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Improving Health by Hiking, Walking, Being Outdoors  

Summer has arrived and the outdoors is beckoning into the warm sunshine, cool shade, tall pines and scenic trails. Spending time outdoors and in nature can be very enjoyable and relaxing, but did you know spending time outside can also make you happier and healthier? Here are just a few ways hiking is a great addition to your weekly routine: 

       Calmer mind and body. Being in nature provides a feeling of relaxation that reduces anxiety and stress. In fact, just seeing pictures of nature helps reduce stress and brings a sense of calm. Additionally, the scent of many plants such as lavender, jasmine, lilacs and roses are proven to calm and relax the mind and body. The scent of fresh pine has even been shown to lower depression and anxiety. 

       Less depression; more happiness. Doing activities in nature naturally lifts the mood, decreases depression and anxiety, and brings a sense of peace. A 2010 Harvard study links nature walks to better overall mental health and positivity, fewer feelings of depression and stress and a reduction in anti-depression and anti-anxiety medications. The study also showed that people who exercised outdoors had a lower risk of poor mental health than those who exercised indoors. 

       Restored brain function. Walking and interacting with nature gives your brain a break from everyday overstimulation, which translates into a restorative effect. Outside, the brain’s energy can recover and replenish, much like recharging a battery. The simple act of a casual stroll or hike up a mountain can yield amazing results, without much thought required. 

       Increased focus, concentration, creativity. A study published by Wilderness Society revealed that spending time outdoors increases attention spans and creative problem-solving skills by as much as 50 percent. The National Institutes of Health reports people who take “outdoor breaks” throughout the day are more focused and have better concentration skills than those who remain indoors for long periods of time. Have a difficult task or decision or trouble concentrating? Perhaps a short or long hike will lift the fog and bring clarity. 

       Stronger muscles; better mobility. Hiking increases endurance and bone density, as well as builds stronger muscles. Core muscles are strengthened, which means relief from lower back pain and more stability that increases balance and decreases falls. Numerous studies suggest walking and gardening can help dementia and stroke patients live a higher quality of life by instilling confidence while increasing mobility and dexterity.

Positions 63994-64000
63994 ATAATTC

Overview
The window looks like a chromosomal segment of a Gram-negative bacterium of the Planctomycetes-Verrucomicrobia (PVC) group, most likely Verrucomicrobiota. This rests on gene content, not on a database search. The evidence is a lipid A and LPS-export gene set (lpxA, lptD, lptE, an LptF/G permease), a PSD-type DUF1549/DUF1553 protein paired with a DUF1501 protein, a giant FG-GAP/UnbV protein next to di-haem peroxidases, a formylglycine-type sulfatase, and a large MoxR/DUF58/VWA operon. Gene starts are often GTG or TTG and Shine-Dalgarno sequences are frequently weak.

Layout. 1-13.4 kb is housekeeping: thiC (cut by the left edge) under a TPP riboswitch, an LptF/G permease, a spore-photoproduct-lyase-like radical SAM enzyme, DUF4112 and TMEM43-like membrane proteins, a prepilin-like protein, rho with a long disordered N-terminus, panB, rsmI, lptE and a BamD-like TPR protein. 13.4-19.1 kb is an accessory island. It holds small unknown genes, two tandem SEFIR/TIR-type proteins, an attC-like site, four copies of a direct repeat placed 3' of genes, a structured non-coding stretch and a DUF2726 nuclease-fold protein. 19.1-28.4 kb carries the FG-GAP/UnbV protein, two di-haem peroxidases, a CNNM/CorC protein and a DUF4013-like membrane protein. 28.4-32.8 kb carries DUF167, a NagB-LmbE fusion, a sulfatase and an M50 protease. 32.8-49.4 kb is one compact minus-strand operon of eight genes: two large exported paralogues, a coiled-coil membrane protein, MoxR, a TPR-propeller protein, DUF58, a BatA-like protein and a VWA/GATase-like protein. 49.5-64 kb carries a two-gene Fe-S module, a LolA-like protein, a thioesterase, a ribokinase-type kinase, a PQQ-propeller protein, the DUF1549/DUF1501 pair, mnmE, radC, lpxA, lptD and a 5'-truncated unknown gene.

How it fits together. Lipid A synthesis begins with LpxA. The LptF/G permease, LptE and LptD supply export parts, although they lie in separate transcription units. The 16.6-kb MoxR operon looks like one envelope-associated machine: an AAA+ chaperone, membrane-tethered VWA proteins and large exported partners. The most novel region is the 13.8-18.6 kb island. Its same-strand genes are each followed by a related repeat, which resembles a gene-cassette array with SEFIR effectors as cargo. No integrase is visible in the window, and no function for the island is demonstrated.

Exercise is productive. Just one hour of semi-strenuous hiking can burn well over 500 calories. People who run or cycle outside exert more energy than those on treadmills or stationary bikes, with less strain on the body. And because most people say they enjoy outside exercise more than indoors exercise they engage more regularly and for longer periods. 

       High altitude promotes weight loss. A 2013 International Journal of Obesity study found that Americans who live at sea-level are four to five times more likely to be obesethan those who live in the highest altitude communities, such as Flagstaff. Add in some hiking and walking and you have a great weight-loss combination. 

       Stronger immune system. Getting enough Vitamin D, which naturally comes from the sun, is essential to maintaining a healthy immune system. And breathing fresh air, especially when exerting yourself, helps stimulate the body to produce illness-fighting white blood cells and prevent sickness. 

       Lower blood pressure. Logging cardio workouts in the form of hiking can lower blood pressure by four to 10 points and reduce the danger of heart disease, diabetes and strokes for those who are at high risk, according to the American Heart Association. 

       Improved sleep. Want to sleep when it is dark? Get outside when it is light. Sleep patterns regulated by the body’s internal clock, called circadian rhythm, are naturally tied to the sun’s schedule. Spending too much time inside away from natural light can alter our circadian rhythms, resulting in poor sleep patterns. 

So, hit the trails. Spending time outdoors, whether you are hiking, walking, biking, gardening or golfing is good for you. Living in Northern Arizona makes enjoying nature easy – just step outside. Grab your hat, sunscreen and water bottle and let’s hit the trails. 

NACA’s Spring Into Summer Hiking Series is open to the community. The monthly hikes range from 1.5 miles to 7 miles in popular Flagstaff hiking locations. Scheduled hike dates are May 4, June 8, July 13, Aug. 3, Sept. 7 and Oct. 5. All hikes begin at 7:30 a.m.; some hikes include free gifts for participants. Pre-registration is suggested, but not required. 

For more information on the series or other health and wellness activities, call the NACA Family Health & Wellness Center at 928-773-1245 or email NACAWellnessCenter@NACAInc.org. FBN 

 

NACA, Inc. is a non-profit organization that offers primary care and behavioral health services and education and a low-cost fitness center at the same location. NACA’s programs and services are available to people of all cultures, not just Native Americans. 

To learn more, visit NACAInc.org or call 928-773-1245. Stay up-to-date on new events, health topics and services by following NACA on Facebook. 

By Sheena Tallis  

Sheena Tallis is the Health Promotions Program manager at NACA, Inc. 

 

 

 

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